“Dear Holly and Mark, Surprise! I know neither one of you would bother to keep a record of your elopement, so I’ve decided to do it for you! This way, when you’re approaching your twentieth anniversary and your oldest kid has just wrecked the Volvo and your youngest has just come home from her cushy Westchester private school with head lice and the dog’s thrown up all over the living room rug and, Holly, you’re asking yourself why you ever moved out of the righteous East Village pad we shared for so long, and, Mark, you’re wishing you stayed in resident housing down at St. Vincents, you can open this diary and go, ‘Oh, so THAT’s why we got married.'”
No one would be able to call Cabot’s books high literature, but that doesn’t mean in any way they aren’t enjoyable. She has a great way of writing in a somewhat non-traditional manner. In some books, (Princess series) she writes as if the main character is writing in a diary. In some it’s emails, and in some it is texts. This book combines a great deal of her previous ventures. We get receipts, PDA messages, texts, emails, and journal entries…spread out from four to six or seven people.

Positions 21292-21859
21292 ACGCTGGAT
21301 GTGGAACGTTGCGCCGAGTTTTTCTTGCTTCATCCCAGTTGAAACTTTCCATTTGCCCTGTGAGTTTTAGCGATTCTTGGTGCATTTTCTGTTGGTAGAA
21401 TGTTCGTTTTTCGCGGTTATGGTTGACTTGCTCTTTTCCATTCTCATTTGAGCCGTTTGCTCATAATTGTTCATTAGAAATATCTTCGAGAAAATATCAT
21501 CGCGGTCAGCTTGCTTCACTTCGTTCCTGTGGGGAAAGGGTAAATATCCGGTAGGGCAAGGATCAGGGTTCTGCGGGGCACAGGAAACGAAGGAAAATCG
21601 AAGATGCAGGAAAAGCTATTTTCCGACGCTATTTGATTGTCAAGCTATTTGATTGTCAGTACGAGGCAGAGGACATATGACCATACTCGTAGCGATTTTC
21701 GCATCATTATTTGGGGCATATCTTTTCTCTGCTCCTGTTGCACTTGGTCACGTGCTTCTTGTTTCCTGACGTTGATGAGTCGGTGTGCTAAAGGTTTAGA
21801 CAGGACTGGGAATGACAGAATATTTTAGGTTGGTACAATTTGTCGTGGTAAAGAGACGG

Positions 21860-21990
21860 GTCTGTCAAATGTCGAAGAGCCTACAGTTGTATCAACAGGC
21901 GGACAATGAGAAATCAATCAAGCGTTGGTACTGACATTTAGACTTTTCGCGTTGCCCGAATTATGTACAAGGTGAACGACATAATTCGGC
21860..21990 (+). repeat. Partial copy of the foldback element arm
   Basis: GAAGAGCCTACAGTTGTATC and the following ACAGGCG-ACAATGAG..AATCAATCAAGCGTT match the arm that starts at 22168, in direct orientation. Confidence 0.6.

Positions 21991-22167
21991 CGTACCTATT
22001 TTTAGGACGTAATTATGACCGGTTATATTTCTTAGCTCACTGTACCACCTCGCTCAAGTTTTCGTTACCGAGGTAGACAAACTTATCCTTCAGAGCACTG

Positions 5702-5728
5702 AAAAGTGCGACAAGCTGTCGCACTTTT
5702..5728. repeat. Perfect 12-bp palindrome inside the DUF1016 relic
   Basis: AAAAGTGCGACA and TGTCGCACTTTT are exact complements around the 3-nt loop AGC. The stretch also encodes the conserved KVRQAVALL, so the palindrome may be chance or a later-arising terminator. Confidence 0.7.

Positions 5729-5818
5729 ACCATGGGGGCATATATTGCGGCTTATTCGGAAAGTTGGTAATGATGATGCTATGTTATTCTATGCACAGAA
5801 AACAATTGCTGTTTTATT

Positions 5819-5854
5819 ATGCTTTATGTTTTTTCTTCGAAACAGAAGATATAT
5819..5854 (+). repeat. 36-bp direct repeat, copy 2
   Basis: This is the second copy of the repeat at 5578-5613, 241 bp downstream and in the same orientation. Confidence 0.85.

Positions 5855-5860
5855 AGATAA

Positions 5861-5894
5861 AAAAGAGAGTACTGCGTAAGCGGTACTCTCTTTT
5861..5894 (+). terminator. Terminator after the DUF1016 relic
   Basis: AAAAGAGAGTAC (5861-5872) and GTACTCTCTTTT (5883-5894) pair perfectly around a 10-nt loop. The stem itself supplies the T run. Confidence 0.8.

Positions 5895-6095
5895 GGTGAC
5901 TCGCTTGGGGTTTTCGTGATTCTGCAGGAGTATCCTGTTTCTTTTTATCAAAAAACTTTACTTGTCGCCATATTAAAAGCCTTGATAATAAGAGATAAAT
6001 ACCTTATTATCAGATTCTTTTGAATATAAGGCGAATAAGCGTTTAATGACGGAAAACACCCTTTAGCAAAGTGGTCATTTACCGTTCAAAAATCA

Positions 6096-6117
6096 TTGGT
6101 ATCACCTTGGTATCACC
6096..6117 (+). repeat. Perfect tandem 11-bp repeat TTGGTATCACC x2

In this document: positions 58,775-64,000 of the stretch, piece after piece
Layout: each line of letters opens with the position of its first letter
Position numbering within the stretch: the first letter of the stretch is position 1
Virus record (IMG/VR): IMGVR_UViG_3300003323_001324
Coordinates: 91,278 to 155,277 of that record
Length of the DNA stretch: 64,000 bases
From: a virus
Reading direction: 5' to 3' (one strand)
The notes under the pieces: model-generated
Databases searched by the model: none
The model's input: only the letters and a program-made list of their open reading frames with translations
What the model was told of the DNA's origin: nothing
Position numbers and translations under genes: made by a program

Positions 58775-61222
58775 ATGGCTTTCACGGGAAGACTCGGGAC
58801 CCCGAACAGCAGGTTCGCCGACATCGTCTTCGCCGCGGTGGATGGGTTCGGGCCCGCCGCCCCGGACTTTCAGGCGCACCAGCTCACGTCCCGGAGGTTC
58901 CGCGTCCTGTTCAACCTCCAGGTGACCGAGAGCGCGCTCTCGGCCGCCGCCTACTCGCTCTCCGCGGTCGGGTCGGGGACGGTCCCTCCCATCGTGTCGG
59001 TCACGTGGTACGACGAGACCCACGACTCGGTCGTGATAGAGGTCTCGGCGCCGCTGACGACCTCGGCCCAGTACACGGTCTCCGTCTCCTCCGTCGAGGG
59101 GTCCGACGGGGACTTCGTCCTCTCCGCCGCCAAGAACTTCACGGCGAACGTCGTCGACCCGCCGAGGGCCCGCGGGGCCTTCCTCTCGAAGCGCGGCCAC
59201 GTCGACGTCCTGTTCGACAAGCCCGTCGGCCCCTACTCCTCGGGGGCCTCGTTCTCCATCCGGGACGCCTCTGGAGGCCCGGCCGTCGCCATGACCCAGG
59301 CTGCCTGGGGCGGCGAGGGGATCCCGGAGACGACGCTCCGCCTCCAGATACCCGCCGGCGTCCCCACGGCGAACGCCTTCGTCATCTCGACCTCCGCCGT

This story, while the usual girl-hates-boy-falls-for-boy plot set-up, also includes another minor love story in that of the best friends of the main characters. The two main characters – Jane and Cal – are asked to accompany their two best friends – Holly and Mark – as they elope in Italy. The only trouble is, Jane is afraid this is a set-up with Cal and takes an instant dislike to him. Cal thinks Jane is crazy. He also doesn’t believe in love or marriage. Begin tension and hilarity. Add to this every possible hindrance to the wedding of Mark and Holly and you have yourself a story.
As I said before, I’m not going to claim this as high lit. It is fun to read though, for a break. Especially when one of the other books you’re reading is “War and Peace.” I already know how the story is going to end, and don’t expect any big surprises, but it’s always fun to see just how the story gets there.
“Every Boy’s Got One” was published in 2005 and written by Meg Cabot.